Building Hope

Erik Debuhr fights homelessness in Lane County one hut at a time. Photo by Violet Hawthorne


Gavin Branch

Sanctuary often seems like a relative term. A room with a beautiful view of palm trees on a California beach, perhaps a remote cabin on top of a forested mountain, would represent a sanctuary for many. For others, the thought of four walls, space to sleep and most importantly the ability to close and lock a door is a dream. Finding a place to sleep for the average person might be as simple as walking from one room to another. Someone without this privilege might spend an entire day thinking, planning, and stressing about where their next rest will come, forfeiting their time and attention from escaping the streets to surviving in them. To escape homelessness people need money, to get money they need to work, and to work they need a reliable place to sleep, and sleeping on the streets is anything but reliable. That’s the variable Erik DeBuhr is trying to solve, a place to sleep.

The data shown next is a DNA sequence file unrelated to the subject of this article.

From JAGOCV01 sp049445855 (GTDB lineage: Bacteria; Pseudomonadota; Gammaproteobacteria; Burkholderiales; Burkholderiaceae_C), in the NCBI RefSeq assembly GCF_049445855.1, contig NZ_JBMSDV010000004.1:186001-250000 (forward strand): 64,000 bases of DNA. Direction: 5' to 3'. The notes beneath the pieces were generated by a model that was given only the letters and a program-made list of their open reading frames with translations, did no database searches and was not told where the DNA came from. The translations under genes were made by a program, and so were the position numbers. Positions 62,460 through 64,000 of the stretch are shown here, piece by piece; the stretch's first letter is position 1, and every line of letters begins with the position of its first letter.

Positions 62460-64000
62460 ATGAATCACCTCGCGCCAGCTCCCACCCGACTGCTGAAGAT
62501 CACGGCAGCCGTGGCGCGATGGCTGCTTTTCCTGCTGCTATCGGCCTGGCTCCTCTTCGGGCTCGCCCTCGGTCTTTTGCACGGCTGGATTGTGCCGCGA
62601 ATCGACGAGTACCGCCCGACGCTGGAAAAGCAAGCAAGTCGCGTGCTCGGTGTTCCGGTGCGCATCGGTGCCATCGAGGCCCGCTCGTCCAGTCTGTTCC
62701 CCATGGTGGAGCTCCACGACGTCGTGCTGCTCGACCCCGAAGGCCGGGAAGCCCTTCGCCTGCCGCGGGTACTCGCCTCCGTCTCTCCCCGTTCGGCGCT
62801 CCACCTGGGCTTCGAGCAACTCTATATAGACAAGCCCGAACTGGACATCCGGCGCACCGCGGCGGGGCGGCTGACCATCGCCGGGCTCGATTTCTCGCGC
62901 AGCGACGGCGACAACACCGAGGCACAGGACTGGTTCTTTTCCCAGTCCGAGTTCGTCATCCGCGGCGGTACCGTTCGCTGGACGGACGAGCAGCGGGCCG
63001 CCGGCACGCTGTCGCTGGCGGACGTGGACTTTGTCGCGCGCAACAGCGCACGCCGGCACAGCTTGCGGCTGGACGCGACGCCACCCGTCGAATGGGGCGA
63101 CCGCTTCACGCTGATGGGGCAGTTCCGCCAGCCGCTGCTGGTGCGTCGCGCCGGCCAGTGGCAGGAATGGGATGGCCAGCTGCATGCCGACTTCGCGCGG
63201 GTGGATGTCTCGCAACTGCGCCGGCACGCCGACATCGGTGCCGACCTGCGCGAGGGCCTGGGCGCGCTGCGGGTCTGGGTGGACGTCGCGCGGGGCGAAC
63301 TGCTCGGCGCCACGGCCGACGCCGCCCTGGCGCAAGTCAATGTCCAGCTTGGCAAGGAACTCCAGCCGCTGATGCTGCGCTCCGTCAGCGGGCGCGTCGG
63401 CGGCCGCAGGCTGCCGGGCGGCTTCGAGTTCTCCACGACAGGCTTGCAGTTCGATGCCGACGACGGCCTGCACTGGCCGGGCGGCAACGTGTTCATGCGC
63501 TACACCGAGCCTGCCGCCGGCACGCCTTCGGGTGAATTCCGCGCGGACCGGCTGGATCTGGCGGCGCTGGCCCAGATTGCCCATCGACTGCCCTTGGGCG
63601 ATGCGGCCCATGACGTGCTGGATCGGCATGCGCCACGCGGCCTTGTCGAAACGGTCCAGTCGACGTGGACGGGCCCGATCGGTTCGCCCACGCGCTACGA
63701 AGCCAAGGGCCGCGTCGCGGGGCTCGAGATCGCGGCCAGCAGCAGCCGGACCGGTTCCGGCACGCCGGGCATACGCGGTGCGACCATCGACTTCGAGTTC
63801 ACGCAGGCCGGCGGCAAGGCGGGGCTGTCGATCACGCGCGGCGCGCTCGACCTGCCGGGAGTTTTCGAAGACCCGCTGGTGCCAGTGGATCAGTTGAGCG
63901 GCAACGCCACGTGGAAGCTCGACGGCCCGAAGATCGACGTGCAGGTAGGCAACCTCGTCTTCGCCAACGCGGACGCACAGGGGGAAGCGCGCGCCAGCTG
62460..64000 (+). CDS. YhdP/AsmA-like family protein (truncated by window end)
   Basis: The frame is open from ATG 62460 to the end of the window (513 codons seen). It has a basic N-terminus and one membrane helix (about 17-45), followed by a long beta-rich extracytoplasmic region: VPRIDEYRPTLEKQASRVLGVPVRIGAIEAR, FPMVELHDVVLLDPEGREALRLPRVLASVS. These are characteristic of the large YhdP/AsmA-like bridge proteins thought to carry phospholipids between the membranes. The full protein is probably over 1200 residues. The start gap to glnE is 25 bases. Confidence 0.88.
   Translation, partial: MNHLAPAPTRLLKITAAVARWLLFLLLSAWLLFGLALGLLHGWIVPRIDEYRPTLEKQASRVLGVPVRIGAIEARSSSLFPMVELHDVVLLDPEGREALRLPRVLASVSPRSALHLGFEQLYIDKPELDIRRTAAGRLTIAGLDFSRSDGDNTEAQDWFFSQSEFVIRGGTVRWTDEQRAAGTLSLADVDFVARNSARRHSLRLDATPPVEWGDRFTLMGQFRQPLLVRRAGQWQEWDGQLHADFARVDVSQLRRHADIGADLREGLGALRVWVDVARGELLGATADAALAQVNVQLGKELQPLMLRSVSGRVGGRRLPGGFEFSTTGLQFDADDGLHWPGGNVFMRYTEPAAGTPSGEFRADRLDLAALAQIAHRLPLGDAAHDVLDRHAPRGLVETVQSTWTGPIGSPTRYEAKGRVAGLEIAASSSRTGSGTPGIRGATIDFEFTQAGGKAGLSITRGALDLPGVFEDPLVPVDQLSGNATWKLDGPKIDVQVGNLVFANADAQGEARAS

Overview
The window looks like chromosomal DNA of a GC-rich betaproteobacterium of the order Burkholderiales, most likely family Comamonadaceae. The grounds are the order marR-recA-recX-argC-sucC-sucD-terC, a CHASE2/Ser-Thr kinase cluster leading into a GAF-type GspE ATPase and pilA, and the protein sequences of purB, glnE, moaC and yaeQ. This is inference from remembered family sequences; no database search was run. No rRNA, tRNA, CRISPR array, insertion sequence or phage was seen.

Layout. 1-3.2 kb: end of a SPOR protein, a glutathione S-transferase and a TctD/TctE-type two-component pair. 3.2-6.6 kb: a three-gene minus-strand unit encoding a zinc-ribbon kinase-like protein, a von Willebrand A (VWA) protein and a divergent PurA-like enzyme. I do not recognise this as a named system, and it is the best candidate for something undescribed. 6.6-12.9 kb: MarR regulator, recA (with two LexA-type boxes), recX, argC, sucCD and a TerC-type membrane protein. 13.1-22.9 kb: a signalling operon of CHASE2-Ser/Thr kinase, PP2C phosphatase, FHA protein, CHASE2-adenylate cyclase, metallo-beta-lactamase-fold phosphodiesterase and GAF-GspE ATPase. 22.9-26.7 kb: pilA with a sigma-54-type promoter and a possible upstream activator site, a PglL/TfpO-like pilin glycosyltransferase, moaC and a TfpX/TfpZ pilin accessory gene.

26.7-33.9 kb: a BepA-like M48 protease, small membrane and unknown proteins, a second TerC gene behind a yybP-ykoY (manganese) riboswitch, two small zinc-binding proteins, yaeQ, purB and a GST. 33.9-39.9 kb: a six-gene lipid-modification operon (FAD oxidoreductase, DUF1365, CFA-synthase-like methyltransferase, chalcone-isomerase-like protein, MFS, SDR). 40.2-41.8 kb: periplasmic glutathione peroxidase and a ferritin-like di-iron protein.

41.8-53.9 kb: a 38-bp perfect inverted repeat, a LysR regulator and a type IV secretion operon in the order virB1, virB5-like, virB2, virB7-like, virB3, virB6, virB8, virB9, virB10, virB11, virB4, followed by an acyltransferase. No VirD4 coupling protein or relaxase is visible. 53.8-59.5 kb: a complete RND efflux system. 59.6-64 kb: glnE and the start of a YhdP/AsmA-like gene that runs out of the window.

DeBuhr is currently the Executive Director of Community Supported Shelters (CSS), a local nonprofit that has sheltered almost 700 unhoused people in the past seven years. Originally from Nebraska, Debuhr picked up his construction skills partly in a carpentry apprenticeship and working in a mill but is mostly self taught. His journey towards building huts, however, began with junk, or as he states, “resurrected refuse.” 


DeBuhr and a team of salvagers would collect scrap and build things like Icosa Huts, tiny geodesic dwellings constructed out of 90 percent industrial waste material and meant for one or two people. Up to this point, DeBuhr and his wife Fay had been building huts and conducting workshops for people who had land and who were interested in community housing. As DeBuhr states, “when we started in 2009, we had no money to start with. We were just basically dumpster divers. Taking materials out of the industrial waste stream, and making useful products out of it.”